How to Prevent the Leading Cause of Death Among Seniors

Renovating the Home to Provide a Safe Living Environment

Seniors at Home

In our Elder Law practice, many of our client’s most pressing concern is their ability to remain in their home for as long as possible.  In some cases, this desire proves to be impossible because of health issues beyond the client’s control.  For example, a severe stroke that causes paralysis may require almost constant attention that just cannot be provided in a home environment.  However, many of our clients end up unable to continue to live at home because of preventable conditions.  An example of this would be where a person’s health requires they be in a wheel chair, but their household bathroom is too small and therefore inaccessible.  Another example is where the house itself contains tripping hazards that lead to falls which in turn lead to long hospitalizations and possibly nursing home stays.

If a person desires to stay in their home for as long as possible, it is vitally important to make the home into a safe place that will be well suited as the person ages.  Contained in this articles are suggestions and ideas that can be used now to make sure your home will be safe in the future.

One of the biggest risks to seniors is falling.  In fact, falls are the leading cause of death among individuals over age 65.  In an effort to prevent falling, you should consider taking any or all of the following steps:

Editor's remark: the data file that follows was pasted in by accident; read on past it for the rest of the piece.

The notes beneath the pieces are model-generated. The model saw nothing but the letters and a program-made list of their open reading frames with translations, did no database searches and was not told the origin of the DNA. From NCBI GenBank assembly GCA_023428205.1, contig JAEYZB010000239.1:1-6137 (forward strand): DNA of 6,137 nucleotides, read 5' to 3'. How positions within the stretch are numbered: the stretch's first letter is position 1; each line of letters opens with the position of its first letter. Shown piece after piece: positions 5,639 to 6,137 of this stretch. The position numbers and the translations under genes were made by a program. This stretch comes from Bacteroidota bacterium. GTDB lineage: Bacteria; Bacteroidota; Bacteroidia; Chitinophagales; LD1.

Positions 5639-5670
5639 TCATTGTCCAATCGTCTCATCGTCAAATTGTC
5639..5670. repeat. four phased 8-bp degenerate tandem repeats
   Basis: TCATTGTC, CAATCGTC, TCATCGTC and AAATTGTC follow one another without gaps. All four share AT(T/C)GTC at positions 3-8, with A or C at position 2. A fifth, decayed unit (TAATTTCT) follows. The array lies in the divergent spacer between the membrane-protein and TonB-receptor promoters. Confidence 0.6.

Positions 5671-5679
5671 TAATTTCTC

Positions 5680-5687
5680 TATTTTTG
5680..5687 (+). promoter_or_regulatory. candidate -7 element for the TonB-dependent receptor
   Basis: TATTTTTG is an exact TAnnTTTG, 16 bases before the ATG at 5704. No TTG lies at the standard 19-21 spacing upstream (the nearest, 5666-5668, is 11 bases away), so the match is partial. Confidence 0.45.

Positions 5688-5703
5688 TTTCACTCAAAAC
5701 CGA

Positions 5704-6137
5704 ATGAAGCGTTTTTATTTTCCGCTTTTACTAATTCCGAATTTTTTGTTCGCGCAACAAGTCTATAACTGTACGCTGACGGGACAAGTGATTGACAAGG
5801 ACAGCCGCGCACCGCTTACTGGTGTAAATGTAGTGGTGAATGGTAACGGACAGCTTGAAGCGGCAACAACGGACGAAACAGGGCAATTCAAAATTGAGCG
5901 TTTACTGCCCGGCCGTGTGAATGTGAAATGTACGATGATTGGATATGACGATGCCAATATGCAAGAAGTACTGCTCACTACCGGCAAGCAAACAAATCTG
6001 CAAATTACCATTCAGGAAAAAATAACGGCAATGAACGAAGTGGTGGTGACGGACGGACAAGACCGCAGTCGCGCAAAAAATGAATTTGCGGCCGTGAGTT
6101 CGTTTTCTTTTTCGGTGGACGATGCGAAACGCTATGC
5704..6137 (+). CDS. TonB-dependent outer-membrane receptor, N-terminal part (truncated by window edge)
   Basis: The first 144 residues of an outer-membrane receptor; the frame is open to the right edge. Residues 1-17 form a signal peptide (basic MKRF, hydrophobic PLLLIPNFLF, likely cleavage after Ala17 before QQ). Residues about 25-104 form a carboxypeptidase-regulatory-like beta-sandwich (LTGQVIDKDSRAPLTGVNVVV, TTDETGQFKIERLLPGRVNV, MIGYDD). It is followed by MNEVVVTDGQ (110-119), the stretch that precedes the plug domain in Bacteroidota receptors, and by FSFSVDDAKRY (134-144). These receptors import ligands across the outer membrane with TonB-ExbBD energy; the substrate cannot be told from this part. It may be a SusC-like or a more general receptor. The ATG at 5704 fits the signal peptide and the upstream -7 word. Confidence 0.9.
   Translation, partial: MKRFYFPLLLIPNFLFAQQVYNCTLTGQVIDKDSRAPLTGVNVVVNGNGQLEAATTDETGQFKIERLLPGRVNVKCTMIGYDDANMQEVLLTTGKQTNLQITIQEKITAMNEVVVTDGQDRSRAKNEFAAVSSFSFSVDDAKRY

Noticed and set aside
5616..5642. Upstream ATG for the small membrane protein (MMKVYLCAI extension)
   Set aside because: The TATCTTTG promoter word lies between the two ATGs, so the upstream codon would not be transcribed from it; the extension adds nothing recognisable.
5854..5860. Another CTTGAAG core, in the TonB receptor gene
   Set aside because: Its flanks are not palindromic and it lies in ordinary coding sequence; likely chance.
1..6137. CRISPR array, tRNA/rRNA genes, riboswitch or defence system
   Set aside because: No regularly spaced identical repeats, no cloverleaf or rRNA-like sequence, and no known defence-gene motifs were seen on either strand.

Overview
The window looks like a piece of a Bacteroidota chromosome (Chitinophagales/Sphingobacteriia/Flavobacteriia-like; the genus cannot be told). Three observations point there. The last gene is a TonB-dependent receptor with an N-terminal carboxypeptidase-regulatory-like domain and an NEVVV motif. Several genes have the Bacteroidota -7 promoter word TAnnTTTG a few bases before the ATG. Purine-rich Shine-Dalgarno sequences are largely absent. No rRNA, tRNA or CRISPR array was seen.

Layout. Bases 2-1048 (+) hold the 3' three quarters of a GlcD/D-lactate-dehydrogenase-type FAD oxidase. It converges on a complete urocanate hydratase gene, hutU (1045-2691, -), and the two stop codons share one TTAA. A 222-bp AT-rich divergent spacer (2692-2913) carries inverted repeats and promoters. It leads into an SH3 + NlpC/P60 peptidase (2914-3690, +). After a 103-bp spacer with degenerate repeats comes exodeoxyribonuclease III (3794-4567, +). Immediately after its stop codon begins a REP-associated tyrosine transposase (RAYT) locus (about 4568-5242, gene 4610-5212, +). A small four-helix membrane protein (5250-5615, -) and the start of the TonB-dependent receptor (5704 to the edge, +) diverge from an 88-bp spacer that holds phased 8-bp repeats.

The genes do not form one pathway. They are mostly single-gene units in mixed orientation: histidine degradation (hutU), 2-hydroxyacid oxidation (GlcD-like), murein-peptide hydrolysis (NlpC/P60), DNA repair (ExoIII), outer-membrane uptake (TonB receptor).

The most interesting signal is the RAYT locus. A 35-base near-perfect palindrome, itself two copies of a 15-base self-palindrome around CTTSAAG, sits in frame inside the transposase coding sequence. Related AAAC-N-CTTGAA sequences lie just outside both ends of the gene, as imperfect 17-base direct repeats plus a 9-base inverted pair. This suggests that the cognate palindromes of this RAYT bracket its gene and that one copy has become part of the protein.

Remove hazards around the home

  • Remove all rugs, clutter, low furniture such as coffee tables and ottomans, and electrical cords that run across walkways.
  • Increase the lighting in the home with stronger light bulbs and night lights, and have these controlled with remote controls or added switches for convenience.
  • Remove plush carpeting and slick flooring such as tile and replace with commercial grade low-pile carpet or non-slip vinyl.
  • Reduce the water temperature of the hot water heater to 120  or below.
  • Replace circular door knobs with lever action handles
  • Place telephones in each room and close to the ground.  Also, place emergency numbers next to each phone.


  • Install secure grab bars in the bathtub or shower and near the toilet.
  • Replace faucets with single lever controls that are easy to operate.
  • Place non-slip mats on any slick standing surface.
  • Consider replacing existing bathtubs with walk in tubs or showers with built-in seats.


  • Move all items from higher shelves to lower shelves and discard stepping stools.
  • Consider replacing gas appliances with electric appliances.
  • Replace faucets with single lever controls that are easy to operate.
  • Ensure the refrigerator shelves are accessible and remove outdated foods.  Move foods to the middle so they are not too low nor too high.
  • Replace any difficult to use appliance with easier to use alternatives, for example, electric can openers.


  • First of all, if you live in home with multiple stories, consider moving before your age makes these areas of the home inaccessible.
  • Make sure stairways have adequate light.
  • Install or reinforce handrails as necessary.